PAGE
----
I have enjoyed very much dipping in and out of Mark Forsyth’s (of The Inky Fool) excellent book “The Horologicon” if you have an interest in obscure and dead terms I advise you to pick up a copy. Over the course of this week it has taught me many new and I must say fascinating words, which although I may not drop into normal conversations it is a pleasure to learn something new. I also have one class of students who like it when I give them three unusual words each week, this book has been kind enough to furnish me with several of them.
As I was cooking a nice piece of salmon this week it massively splattered oil over my trousers as I turned it over, leaving a rather unsightly grease stain just above the knee, which in spite of several washing attempts it stubbornly refused to be removed, it just wouldn’t wash away. It was unwashawayable or to take a term from page 26 of this book, it was illutible. It is really surprising that more words exist to cover situations than perhaps we even knew existed.
Whilst rummaging around the free books on offer online I happened upon what I think is a real gem of a bygone age. The book in question is “The Gentlemen’s Book of Etiquette and Manual of Politeness” which is available for free download on Project Gutenberg. The book is written by American Florence Hartley under the pseudonym Cecil B Hartley. It would be considered terribly political incorrect but it was a different time for better or worse and I think that if we can appreciate what would be considered wrong today we should be able to chuckle a little at the ‘ignorance’ of our forebears.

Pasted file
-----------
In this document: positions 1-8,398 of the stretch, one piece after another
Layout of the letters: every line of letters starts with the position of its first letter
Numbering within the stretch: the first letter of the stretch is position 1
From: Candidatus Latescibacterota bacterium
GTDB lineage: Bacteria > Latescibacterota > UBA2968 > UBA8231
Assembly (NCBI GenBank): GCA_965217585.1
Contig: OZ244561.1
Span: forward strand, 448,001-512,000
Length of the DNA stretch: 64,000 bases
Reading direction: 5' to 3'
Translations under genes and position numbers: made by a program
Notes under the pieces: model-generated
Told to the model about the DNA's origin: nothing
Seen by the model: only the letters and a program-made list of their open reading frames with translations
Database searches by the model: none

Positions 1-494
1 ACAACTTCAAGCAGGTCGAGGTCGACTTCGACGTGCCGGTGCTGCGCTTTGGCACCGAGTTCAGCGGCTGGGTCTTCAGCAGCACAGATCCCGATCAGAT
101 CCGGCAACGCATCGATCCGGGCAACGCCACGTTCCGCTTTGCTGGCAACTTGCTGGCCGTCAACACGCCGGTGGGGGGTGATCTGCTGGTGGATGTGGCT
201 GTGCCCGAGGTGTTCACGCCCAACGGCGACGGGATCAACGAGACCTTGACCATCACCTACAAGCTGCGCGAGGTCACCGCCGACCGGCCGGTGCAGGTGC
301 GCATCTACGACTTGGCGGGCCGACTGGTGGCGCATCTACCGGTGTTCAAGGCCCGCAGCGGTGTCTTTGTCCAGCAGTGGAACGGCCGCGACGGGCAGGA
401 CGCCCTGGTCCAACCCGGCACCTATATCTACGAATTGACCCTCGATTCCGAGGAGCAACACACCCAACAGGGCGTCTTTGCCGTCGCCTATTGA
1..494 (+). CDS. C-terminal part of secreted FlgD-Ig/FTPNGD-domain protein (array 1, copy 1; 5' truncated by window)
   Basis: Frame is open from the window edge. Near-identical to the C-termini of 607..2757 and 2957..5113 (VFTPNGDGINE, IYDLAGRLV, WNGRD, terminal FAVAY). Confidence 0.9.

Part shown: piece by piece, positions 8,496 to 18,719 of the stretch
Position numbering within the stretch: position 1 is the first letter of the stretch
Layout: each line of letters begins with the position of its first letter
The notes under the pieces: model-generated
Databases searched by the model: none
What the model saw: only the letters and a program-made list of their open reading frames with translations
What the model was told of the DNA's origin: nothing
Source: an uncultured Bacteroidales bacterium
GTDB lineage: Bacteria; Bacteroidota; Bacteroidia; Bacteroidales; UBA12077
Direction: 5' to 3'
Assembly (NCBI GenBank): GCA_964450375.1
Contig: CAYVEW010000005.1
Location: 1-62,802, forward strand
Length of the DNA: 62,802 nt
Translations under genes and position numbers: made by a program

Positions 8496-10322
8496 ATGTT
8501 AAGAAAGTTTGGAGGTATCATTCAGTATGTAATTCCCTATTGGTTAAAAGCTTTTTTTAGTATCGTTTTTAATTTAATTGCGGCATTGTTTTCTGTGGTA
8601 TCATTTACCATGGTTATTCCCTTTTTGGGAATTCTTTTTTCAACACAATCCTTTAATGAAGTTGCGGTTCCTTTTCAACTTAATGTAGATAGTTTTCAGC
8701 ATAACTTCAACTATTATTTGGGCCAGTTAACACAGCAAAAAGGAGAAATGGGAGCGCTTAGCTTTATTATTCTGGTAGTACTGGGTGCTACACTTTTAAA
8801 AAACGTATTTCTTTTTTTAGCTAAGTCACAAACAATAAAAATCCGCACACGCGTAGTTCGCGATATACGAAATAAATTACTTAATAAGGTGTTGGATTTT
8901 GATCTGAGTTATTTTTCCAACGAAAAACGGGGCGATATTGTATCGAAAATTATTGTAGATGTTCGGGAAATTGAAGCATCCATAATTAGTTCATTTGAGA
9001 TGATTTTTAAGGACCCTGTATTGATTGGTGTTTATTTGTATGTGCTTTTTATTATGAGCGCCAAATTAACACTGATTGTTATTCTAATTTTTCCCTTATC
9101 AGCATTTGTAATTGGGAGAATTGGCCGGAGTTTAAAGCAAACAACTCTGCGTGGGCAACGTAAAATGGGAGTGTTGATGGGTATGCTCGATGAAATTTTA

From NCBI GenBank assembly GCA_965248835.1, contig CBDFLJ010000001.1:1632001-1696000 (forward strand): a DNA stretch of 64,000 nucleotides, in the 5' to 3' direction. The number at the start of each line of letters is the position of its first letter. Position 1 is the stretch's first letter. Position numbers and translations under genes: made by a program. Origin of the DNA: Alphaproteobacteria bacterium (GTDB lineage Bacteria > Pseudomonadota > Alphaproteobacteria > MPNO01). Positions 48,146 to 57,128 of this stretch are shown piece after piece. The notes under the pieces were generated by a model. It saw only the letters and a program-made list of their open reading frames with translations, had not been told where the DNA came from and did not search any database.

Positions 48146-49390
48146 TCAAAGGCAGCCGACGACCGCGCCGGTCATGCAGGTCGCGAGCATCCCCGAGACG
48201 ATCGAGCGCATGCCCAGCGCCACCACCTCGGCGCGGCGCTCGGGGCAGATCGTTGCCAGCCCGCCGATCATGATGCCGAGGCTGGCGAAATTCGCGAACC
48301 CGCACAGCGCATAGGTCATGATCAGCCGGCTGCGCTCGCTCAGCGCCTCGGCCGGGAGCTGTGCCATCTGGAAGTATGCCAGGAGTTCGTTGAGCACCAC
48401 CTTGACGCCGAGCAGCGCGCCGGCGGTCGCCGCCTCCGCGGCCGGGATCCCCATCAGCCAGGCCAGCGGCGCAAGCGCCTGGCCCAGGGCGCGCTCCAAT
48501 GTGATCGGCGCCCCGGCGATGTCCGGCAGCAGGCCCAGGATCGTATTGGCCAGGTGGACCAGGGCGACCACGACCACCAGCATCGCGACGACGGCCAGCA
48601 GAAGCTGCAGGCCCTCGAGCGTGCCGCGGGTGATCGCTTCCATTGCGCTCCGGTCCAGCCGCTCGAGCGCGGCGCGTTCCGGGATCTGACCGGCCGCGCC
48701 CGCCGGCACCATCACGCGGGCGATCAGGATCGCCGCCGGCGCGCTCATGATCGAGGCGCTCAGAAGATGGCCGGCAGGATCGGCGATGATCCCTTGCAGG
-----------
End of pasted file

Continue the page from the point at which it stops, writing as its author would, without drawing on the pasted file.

There re several exerts from this book that are worthy of a mention perhaps I will add some more in a later post but for today I have chosen the passage below from chapter four, Etiquette in the Street. It definitely highlights the attitudes of its time however, I think there is some effort being made towards more tolerant society which sadly even today we are some way off achieving especially with the latest setbacks in the US and the UK.
“A true gentleman never stops to consider what may be the position of any woman whom it is in his power to aid in the street. He will assist an Irish washerwoman with her large basket or bundle over a crossing, or carry over the little charges of a distressed negro nurse, with the same gentle courtesy which he would extend toward the lady who was stepping from her private carriage. The true spirit of chivalry makes the courtesy due to the sex, not to the position of the individual.”